Bijal Trivedi wins first Sharon Begley Award for Science Reporting

Photo by Chad Cohen

Bijal P. Trivedi (@BijalPTrivedi), senior editor for science at National Geographic, is the inaugural winner of the Sharon Begley Award for Science Reporting.

The award was established last year by the Council for the Advancement of Science Writing to recognize and support reporting and writing that embodies the high standards exemplified by the science journalist Sharon Begley (1956–2021). The winner receives a $20,000 grant to support a significant reporting project.

Author of the 2020 book Breath from Salt: A Deadly Genetic Disease, a New Era in Science, and the Patients and Families Who Changed Medicine Forever, tracing the century-long scientific quest to understand and treat cystic fibrosis, Trivedi has worked as a science writer and editor since 1998. Her work has been published in The New York Times, Science, Nature, Scientific American, Wired, The Chronicle of Higher Education, New Scientist, and The Economist as well as National Geographic and other publications. She has edited the writing of many scientists—including Francis Collins, director of the U.S. National Institutes of Health—and currently leads National Geographic’s COVID-19, biomedical, and health coverage.

Trivedi was selected from a competitive field of mid-career science journalists hailing from five countries and working in media including online, print, video, and audio. Two additional journalists whose work rose to the top were selected as finalists: John D. Sutter (@jdsutter), a Salt Lake City-based documentary filmmaker who was a writer, producer, columnist and investigative reporter for CNN; and California-based freelance science journalist Emily Willingham (@ejwillingham), whose most recent book is The Tailored Brain.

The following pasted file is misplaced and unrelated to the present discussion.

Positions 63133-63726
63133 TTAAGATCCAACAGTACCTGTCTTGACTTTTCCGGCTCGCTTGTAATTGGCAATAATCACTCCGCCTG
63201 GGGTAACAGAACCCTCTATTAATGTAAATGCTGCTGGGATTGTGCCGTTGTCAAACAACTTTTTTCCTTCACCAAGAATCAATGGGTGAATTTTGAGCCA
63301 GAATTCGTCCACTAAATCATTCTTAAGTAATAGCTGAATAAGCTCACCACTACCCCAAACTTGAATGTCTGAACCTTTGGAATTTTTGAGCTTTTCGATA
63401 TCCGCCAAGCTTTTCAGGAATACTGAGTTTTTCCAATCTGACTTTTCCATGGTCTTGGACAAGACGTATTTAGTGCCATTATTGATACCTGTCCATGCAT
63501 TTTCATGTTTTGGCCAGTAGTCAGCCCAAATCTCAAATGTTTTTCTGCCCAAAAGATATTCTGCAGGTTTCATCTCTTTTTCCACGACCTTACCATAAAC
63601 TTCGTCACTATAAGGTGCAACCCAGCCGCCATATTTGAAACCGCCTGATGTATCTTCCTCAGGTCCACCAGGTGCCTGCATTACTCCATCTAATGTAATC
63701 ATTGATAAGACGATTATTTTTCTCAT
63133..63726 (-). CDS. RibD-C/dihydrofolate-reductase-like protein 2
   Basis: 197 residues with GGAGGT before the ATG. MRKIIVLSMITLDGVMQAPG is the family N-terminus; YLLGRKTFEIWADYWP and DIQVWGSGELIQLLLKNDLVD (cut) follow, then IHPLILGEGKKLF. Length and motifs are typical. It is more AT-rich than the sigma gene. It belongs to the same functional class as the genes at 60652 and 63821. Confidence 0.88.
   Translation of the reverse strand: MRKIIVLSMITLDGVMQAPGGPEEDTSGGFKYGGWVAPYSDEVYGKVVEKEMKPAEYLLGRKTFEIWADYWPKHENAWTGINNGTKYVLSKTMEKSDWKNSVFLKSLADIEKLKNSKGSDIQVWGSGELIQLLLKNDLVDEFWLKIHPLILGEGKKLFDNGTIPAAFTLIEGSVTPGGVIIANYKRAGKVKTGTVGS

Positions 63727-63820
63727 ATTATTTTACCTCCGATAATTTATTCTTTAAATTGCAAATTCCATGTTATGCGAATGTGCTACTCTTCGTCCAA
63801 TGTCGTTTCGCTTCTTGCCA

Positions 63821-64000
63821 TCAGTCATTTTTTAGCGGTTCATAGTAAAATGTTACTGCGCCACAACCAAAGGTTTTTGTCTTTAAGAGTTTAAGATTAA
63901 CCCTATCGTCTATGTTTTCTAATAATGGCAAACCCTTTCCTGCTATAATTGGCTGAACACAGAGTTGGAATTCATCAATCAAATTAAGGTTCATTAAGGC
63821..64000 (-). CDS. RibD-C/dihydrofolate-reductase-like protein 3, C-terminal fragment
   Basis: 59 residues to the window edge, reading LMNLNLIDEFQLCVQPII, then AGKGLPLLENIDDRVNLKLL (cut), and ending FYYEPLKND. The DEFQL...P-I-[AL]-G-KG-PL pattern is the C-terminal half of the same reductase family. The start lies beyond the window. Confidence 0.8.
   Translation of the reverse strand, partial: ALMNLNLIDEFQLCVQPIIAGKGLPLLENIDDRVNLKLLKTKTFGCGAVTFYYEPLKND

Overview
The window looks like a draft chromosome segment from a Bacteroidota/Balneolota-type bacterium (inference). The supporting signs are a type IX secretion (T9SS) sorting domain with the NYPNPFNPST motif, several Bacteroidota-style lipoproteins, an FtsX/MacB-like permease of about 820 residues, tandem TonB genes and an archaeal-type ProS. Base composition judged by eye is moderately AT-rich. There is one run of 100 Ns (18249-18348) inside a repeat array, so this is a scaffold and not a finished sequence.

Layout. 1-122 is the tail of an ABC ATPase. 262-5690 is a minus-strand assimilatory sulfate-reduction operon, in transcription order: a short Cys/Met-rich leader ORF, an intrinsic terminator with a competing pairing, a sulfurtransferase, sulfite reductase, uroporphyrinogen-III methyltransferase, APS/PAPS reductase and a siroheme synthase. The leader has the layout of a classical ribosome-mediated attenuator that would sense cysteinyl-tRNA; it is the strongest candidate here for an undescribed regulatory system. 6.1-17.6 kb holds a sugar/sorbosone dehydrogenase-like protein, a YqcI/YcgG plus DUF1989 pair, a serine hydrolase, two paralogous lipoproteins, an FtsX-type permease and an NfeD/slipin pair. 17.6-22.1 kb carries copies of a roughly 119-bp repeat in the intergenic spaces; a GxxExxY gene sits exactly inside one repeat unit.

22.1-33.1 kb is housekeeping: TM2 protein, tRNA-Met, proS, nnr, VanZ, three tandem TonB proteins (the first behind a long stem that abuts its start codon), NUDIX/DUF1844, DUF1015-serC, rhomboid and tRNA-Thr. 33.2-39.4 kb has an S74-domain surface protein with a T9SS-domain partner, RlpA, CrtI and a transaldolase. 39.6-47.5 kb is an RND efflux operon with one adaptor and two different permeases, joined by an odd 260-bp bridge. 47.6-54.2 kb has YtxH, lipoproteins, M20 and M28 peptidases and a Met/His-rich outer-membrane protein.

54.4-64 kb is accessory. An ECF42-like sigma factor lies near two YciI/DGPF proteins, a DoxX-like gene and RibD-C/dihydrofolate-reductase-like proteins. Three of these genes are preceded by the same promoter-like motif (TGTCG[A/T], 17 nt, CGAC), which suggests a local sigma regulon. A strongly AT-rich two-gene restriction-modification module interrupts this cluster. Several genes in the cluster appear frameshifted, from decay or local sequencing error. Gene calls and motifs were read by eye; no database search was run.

“Awarding this first-ever Sharon Begley Award was not an easy task, due to the competitiveness of the applications,” said Alan Boyle, CASW past president and co-chair of the judging panel. “But I think the fact that so many science journalists are following in Sharon’s footsteps should give us hope about the future of our profession—and about the prestige of the prize that’s now making its debut.”

Bijal Trivedi

The judges called Trivedi a “terrific writer” and praised her work as deeply reported, compelling, “absolutely lovely,” and full of “real humans, scenes, deep science.”

In recommending her for the award, National Geographic Executive Editor for Science Victoria Jaggard described Trivedi as “an exceptional journalist with keen news sense, impeccable attention to accuracy and clarity, and a deep commitment to supporting her team and mentoring the next generation of science writers,” and further praised her “insistence on character-driven narratives filled with richly sourced scientific evidence.”

Dan Fagin, director of the Science, Health, and Environmental Reporting Program (SHERP) at New York University, said Trivedi “personifies so many of Sharon’s greatest qualities as a journalist and human, including a deep empathy for those who lack power, a healthy skepticism of grandiose claims, and an absolute refusal to sacrifice accuracy in the drive to tell engaging stories about science and medicine.”

Trivedi, who completed the SHERP master’s program in 1998, was a student in the first journalism class Fagin taught at NYU. From the start, he said, her work has been characterized by “a certain fierceness, an insistence on doing ten interviews in hopes of finding one good one or visiting five field sites in search of one perfect in-person anecdote…. Cutting corners is anathema to her.”

Trivedi completed a bachelor’s degree in biochemistry at Oberlin College, worked as a research technician, and earned a master’s degree in molecular, cell, and developmental biology from UCLA before turning to science reporting and editing. She began her journalism career as a staff writer for the Genome News Network, then joined the National Geographic News Service as a staff writer and editor in 2001.